Wednesday, March 28, 2012

FRPG: Setting design; the little details

I'm a fan of many little details.  For one thing, the little details actually are interesting to me.  I like hiking, for example, so I find that being out of doors in interesting scenic locations is very inspirational to me as a world-builder; I can't tell you how many times I've been in some unusual place, or seen some unusual rock feature, waterfall, natural bridge, bizarrely shaped tree, or narrow trail plunging through a deep gorge or whatever and thought to myself--"wouldn't this be a cool location for a fantasy scene?"

Tolkien's The Lord of the Rings makes use of some of this too--much of the story is, of course, spent on the journey--from Hobbiton far in the northwest to Mordor far in the southeast of the mapped area--and all kinds of places in between.  Many readers don't necessarily remember all the little details--what kinds of trees he describes, the rocks and gulleys, the temperature, etc. but in reality, they go a long ways towards making the lands around Weathertop, the Misty Mountains foothills, Fangorn forest, the Dead Marshes, Ithilien, and Mordor itself really "pop" and come alive; if not for some of those details, we wouldn't even remember the story at all, in my opinion.

I'm also kind of a foodie.  I love eating (a habit, which combined with my day job sitting at a desk doesn't help with my hiking at all).  I'm not a gourmet, nor am I super cosmopolitan, but I like eating good food, I like trying new things, I like finding new regional, local or ethnic specialties, and I have managed to get around just enough to have sampled a bit.  Few things fill me with as much simple delight as discovering some quiet mom and pop place with great food, especially while on the road (although local discoveries mean I can go back, of course.)  I also love trying unusual cheese, game meats and more.  And--of course--while hiking and camping, learning to appreciate simpler, easy to pack, carry and prepare foods can be almost an artform in itself (although I tend to focus on learning to appreciate simpler things rather than learning to make more complex trail gourmet.  My focus has never really been on fancier foods anyway.)  And one of these days, I'm going to start my "Cheese of the Week" blog and go through the entire imported and fancy cheese section at the deli of my supermarket one item at a time.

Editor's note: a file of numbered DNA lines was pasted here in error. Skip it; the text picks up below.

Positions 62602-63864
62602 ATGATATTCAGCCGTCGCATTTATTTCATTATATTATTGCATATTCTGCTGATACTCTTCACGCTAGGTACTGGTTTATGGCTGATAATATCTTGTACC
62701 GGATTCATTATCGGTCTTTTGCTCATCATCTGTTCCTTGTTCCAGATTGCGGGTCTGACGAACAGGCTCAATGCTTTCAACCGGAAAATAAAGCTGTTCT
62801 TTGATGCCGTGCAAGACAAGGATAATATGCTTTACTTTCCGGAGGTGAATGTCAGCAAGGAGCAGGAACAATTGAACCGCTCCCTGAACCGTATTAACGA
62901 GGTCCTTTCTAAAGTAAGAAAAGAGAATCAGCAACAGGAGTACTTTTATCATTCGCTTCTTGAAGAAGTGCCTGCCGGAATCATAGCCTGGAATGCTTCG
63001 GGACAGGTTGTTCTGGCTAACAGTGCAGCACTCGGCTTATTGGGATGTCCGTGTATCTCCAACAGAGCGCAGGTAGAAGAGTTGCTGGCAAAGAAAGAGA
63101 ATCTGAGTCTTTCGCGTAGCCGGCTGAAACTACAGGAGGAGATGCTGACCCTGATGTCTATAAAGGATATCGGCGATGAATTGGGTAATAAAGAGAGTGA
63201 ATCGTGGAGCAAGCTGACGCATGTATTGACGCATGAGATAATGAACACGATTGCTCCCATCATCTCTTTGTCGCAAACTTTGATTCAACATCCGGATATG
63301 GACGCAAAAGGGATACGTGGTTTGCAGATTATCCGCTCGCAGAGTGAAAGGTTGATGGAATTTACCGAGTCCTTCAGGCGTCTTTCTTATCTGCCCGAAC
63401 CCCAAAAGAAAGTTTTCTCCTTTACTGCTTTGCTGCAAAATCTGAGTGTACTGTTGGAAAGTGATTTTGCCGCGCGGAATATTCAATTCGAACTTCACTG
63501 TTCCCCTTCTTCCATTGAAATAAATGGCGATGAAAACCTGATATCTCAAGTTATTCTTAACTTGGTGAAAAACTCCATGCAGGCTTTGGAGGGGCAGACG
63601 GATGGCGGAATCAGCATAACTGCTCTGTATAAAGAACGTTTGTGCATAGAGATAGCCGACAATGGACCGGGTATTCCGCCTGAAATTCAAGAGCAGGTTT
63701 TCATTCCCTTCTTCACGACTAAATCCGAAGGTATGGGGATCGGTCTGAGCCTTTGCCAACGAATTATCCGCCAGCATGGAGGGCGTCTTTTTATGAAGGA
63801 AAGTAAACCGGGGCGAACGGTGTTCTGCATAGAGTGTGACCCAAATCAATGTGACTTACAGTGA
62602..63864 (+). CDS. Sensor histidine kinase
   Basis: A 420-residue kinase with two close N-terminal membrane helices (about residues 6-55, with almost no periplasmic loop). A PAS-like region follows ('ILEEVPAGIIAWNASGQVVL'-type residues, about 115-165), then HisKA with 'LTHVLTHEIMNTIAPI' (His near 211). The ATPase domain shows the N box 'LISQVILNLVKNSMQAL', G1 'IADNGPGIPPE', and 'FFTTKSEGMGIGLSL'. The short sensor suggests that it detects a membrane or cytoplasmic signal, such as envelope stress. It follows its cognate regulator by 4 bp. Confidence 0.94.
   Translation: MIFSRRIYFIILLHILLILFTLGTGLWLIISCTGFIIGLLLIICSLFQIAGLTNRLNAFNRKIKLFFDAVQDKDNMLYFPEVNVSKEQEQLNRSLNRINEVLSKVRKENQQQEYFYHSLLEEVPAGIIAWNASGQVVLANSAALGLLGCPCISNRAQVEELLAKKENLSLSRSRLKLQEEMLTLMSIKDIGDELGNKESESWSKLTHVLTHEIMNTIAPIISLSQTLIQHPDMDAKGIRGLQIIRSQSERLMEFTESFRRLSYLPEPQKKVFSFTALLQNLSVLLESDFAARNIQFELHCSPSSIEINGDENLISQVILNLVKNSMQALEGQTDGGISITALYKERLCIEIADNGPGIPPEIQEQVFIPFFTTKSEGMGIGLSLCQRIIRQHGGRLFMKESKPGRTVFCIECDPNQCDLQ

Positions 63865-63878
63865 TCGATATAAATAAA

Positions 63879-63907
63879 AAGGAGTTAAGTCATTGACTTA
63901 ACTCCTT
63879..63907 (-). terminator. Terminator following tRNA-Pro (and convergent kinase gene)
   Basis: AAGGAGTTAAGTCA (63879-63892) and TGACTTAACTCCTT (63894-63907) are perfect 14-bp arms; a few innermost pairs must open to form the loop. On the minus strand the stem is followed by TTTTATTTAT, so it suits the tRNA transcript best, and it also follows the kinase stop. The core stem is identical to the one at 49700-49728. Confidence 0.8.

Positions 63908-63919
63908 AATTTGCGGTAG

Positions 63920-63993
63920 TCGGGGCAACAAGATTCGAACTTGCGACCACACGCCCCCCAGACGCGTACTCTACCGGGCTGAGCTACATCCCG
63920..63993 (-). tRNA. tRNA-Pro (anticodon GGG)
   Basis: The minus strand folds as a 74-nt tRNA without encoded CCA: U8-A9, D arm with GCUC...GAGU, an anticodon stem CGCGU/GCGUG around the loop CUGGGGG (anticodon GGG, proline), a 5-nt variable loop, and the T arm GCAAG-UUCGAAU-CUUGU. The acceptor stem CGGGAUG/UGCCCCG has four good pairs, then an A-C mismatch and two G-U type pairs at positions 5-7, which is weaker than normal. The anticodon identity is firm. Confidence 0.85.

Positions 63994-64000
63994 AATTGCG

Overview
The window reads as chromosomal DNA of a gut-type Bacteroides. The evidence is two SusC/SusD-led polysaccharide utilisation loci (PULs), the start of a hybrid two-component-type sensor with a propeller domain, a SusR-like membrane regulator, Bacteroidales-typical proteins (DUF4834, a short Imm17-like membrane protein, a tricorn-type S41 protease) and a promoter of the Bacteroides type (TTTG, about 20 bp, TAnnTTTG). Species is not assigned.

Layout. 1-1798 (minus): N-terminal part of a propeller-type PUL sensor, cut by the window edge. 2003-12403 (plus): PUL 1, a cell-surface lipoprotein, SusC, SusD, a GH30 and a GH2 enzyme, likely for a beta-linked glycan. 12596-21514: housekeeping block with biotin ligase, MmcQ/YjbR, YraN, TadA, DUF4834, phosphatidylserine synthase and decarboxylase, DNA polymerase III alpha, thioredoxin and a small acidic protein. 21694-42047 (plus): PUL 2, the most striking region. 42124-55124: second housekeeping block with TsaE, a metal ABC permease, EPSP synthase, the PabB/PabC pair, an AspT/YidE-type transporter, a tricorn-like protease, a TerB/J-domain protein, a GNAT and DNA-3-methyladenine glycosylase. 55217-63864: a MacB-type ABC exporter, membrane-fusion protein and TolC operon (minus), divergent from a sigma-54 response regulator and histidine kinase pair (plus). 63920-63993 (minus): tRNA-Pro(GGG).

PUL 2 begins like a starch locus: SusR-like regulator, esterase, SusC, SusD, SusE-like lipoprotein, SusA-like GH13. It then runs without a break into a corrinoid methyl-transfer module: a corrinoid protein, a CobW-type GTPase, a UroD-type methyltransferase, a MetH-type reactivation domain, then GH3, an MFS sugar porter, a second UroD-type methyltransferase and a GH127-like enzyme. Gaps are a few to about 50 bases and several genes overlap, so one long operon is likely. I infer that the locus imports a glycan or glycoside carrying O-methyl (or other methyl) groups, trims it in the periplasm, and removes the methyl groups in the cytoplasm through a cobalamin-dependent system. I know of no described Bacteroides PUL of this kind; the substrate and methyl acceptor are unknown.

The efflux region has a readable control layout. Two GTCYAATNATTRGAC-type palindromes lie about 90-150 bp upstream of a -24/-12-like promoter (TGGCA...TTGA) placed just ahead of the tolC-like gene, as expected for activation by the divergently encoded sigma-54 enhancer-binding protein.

I haven't seen food addressed much in fantasy--but curiously, a few details stand out to me from Eberron.  I haven't necessarily sampled Eberron more than any other fantasy setting; I have the setting book (and I've read it) as well as three or four more detailed ones, and I've read maybe a half-dozen or so novels in the setting so far.  But a few details stand out to me anyway--the fact that in Karrnath, they use lots of spicy sausage and cheese, for example, the tropical spiciness of southern Breland and Sharn, the simpler "farmer food" of northern Breland, and the fancier sauce-drenched flavors of Aundair, the bitter and pickled cuisine of Darguun, etc.  It's amazing that a few of these details really stand out.